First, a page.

One of the winningest and most recognized athletes in the fledgling UFC’s early history, Dan “The Beast” Severn undoubtedly helped establish the new promotion and, indeed, the sport itself. In addition to his UFC 5 tournament victory, Severn also won the 1995 Ultimate Ultimate event and the Superfight Championship. Yet, while he is legendary for his ground-breaking accomplishments in the UFC, Severn was also a champion and main-attraction in World Extreme Cagefighting, Elite-1, and the Continental Freefighting Alliance, among other Mixed Martial Arts promotions. All total, his MMA/cage fighting record was an impressive 101-19-7.
As the travelling NWA World Heavyweight champion during the mid-Nineties, Severn took on the same role as his predecessors, albeit on far more modest scale. While the glory days of the NWA’s territorial system were clearly a thing of the past, the respected titleholder was nevertheless in high demand among the resilient collection of regional promoters that comprised the “new” National Wrestling Alliance. This included, among others, strong independent groups such as Jim Cornette’s Smoky Mountain Wrestling, Dennis Corraluzo’s NWA Championship Wrestling America, Bert Prentice’s Music City Wrestling, and Howard Brody’s NWA Florida, as well as international member promotions in Japan, Great Britain, Puerto Rico, and New Zealand.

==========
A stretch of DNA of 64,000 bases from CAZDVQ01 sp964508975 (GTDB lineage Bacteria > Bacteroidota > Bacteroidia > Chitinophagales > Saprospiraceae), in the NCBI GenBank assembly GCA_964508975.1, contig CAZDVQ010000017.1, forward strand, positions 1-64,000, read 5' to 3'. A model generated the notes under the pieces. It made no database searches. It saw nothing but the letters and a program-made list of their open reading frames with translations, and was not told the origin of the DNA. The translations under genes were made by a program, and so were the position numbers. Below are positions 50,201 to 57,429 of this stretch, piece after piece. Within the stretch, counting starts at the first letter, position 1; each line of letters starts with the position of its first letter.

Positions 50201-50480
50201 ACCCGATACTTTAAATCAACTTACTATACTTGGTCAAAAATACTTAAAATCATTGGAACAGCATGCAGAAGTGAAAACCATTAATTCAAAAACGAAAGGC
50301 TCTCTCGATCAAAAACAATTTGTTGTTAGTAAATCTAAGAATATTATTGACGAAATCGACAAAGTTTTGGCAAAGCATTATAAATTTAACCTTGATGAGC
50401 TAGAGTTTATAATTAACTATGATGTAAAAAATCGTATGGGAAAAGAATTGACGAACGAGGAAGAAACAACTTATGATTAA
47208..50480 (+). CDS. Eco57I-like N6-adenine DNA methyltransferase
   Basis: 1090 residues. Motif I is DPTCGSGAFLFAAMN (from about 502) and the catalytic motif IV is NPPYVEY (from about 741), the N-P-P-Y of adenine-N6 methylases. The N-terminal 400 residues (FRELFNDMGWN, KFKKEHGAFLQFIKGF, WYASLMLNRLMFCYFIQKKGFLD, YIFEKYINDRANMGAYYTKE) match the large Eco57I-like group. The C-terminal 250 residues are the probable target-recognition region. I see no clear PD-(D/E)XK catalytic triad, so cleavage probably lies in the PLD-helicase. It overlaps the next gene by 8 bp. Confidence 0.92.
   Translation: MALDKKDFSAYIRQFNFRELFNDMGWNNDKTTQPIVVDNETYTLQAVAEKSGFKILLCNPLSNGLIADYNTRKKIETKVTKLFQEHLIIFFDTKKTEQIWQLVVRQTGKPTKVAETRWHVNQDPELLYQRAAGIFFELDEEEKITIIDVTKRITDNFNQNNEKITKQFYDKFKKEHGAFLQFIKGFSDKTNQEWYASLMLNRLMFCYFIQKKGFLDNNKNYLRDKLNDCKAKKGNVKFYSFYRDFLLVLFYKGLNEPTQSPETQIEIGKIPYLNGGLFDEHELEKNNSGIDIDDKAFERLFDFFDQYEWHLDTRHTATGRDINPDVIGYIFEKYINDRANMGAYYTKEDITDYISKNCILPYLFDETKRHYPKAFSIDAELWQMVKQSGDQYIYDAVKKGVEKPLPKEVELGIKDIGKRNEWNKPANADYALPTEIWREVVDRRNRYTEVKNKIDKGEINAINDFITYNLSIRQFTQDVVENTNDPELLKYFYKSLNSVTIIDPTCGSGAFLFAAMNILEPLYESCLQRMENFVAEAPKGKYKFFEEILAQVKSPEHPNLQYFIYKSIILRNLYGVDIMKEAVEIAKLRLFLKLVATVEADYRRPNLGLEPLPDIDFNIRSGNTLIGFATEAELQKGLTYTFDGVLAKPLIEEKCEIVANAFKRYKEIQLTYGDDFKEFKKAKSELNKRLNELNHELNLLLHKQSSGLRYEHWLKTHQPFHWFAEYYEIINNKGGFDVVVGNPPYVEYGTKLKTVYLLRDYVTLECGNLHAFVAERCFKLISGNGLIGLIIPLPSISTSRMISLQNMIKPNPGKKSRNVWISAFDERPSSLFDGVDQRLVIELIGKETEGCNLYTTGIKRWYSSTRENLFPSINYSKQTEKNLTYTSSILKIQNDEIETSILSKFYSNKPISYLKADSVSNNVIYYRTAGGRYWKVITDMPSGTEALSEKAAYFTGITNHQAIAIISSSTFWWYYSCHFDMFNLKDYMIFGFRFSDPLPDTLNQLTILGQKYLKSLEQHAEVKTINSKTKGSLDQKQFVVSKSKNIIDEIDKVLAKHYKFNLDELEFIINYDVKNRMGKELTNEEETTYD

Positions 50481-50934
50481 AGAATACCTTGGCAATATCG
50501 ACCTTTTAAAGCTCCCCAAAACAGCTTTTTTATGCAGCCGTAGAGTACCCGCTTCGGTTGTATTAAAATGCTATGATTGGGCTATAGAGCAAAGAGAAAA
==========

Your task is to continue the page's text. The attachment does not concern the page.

On June 23, 1997, more than two years into his reign as the NWA World champion, Severn, with the NWA title belt in tow, made an unexpected appearance on WWF television, serving as a guest color commentator during former UFC rival Ken Shamrock’s match against Billy Gunn. Following Shamrock’s victory, there was a brief stare down, followed by a handshake, planting the seeds for further interaction between the two sometime in the future.